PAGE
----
“On Mission Part 2 – Jonah” Handout
“The Old Testament is an indispensable and irreplaceable base for the Church’s missionary task among the nations and peoples of the world.” ~Johannes Verkuyl
The Universal Theme – The “Great I am” of Exodus is the God of the whole world.
Acts 17:26 From one man he made all the nations, that they should inhabit the whole earth;
Rescue and Liberation – The suffering of Jesus will be the Liberation of the people – He will rescue all humans – those who believe. It is not just a New Testament afterthought. It is seen throughout all Scripture.
The Missionary Theme – Israel’s prophets never got tired of reminding the people that their election was not a privilege which they would keep for themselves, but rather a call to service.
Isaiah 49:6 “…I will also make you a light for the Gentiles, that my salvation may reach to the ends of the earth.”
THE BOOK OF JONAH – The book presents a story of a missionary who had no heart for a Gentile people and one who like the later Pharisees could not tolerate a God who would show mercy toward non-Jews.
Scene one: 1:1-3 1 The word of the Lord came to Jonah son of Amittai: 2 “Go to the great city of Nineveh and preach against it, because its wickedness has come up before me.”
- Presents Jonah receiving God’s commands to go to Nineveh.
Scene two: 1:3 Jonah flees – 3 But Jonah ran away from the Lord and headed for Tarshish. He went down to Joppa, where he found a ship bound for that port. After paying the fare, he went aboard and sailed for Tarshish to flee from the Lord.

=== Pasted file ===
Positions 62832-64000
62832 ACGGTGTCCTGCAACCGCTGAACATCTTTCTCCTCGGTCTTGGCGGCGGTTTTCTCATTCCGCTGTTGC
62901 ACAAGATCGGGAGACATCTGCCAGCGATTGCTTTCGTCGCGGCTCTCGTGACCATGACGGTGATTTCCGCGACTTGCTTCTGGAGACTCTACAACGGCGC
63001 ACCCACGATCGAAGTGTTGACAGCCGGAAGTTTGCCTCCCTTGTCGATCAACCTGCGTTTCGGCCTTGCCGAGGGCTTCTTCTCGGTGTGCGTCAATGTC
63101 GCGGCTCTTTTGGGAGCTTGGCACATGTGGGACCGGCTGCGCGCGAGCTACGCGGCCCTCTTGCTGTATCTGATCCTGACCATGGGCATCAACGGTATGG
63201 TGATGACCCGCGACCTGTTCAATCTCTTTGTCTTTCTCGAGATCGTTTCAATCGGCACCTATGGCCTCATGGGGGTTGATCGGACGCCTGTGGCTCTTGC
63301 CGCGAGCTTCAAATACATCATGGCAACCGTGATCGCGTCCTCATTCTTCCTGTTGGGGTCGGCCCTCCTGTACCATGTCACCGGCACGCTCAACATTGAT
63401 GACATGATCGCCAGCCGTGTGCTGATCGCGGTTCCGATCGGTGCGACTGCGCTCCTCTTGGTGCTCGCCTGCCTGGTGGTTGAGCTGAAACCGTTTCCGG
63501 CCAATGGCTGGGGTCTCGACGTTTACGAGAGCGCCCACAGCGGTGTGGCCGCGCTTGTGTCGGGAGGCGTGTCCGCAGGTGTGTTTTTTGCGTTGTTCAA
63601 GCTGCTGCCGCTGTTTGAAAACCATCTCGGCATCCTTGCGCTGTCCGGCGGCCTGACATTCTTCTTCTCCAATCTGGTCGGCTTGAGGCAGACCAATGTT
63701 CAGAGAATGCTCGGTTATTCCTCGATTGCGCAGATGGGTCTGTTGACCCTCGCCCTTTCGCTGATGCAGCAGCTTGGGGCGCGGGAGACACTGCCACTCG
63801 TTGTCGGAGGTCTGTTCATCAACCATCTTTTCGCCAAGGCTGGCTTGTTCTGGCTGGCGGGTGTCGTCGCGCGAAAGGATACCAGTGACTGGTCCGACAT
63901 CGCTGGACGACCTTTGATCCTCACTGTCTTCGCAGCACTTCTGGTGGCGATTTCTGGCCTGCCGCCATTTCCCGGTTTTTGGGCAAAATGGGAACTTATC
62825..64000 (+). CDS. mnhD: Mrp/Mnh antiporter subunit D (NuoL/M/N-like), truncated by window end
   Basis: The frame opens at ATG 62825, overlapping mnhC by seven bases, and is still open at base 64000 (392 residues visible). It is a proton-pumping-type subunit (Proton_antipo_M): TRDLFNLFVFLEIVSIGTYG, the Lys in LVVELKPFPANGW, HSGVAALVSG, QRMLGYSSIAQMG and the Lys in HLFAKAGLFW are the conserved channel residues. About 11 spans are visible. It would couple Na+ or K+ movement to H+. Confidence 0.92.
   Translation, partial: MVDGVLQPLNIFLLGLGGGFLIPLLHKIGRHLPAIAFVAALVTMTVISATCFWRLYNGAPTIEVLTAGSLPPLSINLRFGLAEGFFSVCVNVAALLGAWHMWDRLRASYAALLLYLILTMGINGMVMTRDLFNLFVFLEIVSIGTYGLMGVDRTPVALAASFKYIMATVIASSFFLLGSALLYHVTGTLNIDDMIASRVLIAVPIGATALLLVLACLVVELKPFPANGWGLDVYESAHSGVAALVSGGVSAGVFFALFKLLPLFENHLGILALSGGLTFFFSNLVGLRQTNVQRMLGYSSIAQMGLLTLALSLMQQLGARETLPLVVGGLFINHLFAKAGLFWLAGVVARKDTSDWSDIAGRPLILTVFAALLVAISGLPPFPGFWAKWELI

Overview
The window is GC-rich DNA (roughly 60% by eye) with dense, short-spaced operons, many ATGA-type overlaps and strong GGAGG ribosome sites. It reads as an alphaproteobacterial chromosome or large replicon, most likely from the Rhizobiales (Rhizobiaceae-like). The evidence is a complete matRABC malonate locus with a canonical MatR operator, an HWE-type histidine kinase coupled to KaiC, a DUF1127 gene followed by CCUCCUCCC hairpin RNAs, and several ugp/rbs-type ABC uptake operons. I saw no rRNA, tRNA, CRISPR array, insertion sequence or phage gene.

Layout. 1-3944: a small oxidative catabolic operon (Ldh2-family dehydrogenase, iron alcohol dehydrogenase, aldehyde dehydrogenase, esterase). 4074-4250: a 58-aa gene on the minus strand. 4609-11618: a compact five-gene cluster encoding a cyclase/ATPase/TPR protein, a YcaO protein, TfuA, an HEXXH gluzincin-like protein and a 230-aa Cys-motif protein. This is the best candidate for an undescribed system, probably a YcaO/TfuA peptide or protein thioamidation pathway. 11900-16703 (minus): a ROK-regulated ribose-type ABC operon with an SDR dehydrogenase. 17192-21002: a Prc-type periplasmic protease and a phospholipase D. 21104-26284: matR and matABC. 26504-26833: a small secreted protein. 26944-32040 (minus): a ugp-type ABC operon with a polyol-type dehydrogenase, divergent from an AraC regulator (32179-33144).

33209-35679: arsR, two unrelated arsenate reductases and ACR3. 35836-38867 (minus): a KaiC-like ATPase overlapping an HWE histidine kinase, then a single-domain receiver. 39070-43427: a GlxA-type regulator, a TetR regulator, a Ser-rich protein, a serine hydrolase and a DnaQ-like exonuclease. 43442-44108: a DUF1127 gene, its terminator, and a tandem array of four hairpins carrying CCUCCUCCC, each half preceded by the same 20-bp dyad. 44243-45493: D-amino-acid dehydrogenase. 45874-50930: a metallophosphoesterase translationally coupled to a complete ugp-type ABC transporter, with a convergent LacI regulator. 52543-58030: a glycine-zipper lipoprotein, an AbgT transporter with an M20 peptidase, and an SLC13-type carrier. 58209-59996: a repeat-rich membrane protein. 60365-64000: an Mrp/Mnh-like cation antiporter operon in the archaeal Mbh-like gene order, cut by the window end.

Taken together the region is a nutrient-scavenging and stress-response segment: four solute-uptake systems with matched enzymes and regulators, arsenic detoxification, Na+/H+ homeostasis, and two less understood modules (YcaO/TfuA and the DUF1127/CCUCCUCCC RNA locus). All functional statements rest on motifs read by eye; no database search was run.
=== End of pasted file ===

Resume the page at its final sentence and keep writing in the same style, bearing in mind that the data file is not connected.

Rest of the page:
Scene three: Jonah inside a large fish (1:17) – 17 Now the Lord provided a huge fish to swallow Jonah, and Jonah was in the belly of the fish three days and three nights.
- Jonah cannot escape God’s missionary mandate.
Scene four: inside the belly of the fish 2:1-10 Jonah prays from the belly of the fish.
“In my distress I called to the Lord, and he answered me.
- God rescued Jonah and though “covered with seaweeds he was nonetheless a testimony that God takes no delight in the death of sinners and saboteurs but rather rejoices in their conversion
Scene five (3:1-4) Jonah now ready to obey God
3 Jonah obeyed the word of the Lord and went to Nineveh.
Scene Six: 3:5-10 Jonah’s message is received
5 The Ninevites believed God. A fast was proclaimed, and all of them, from the greatest to the least, put on sackcloth.
10 When God saw what they did and how they turned from their evil ways, he relented and did not bring on them the destruction he had threatened.
- As Martin Luther who loved to preach from the book of Jonah says; “the left hand of God’s wrath is replaced by His right hand of blessing and freedom.”
Scene seven: 4:1-4 – But to Jonah this seemed very wrong, and he became angry.
- Jonah is furious because God has extended His mercy beyond the borders of Israel to the Gentiles. Jonah cannot stand to think of the Gentiles as part of salvation history.
Scene eight (4:5-11)
- The book ends with an unsettling question which is never answered. God reached his goal with Nineveh, but what about Jonah? No one knows! Does this show that the question of obedience for Israel and the church is still an open one!
THE POINT: I must obey God’s calling as though missions depends on me, and pray as though it depends on God’s power.
Why is Missions important?
- God’s grace and mercy is for all people. (2) Yahweh is Creator of all. (3) God is equally gracious and compassionate. (4) God has no favorites. (5) Like Jonah God is calling us to reach our fellow Gentiles. (6) As members of the body of Christ, we must pay close attention to the message of Jonahs book. (7) Jonah is the father of all those Christians who desire the benefits and blessings of election but refuse its responsibility.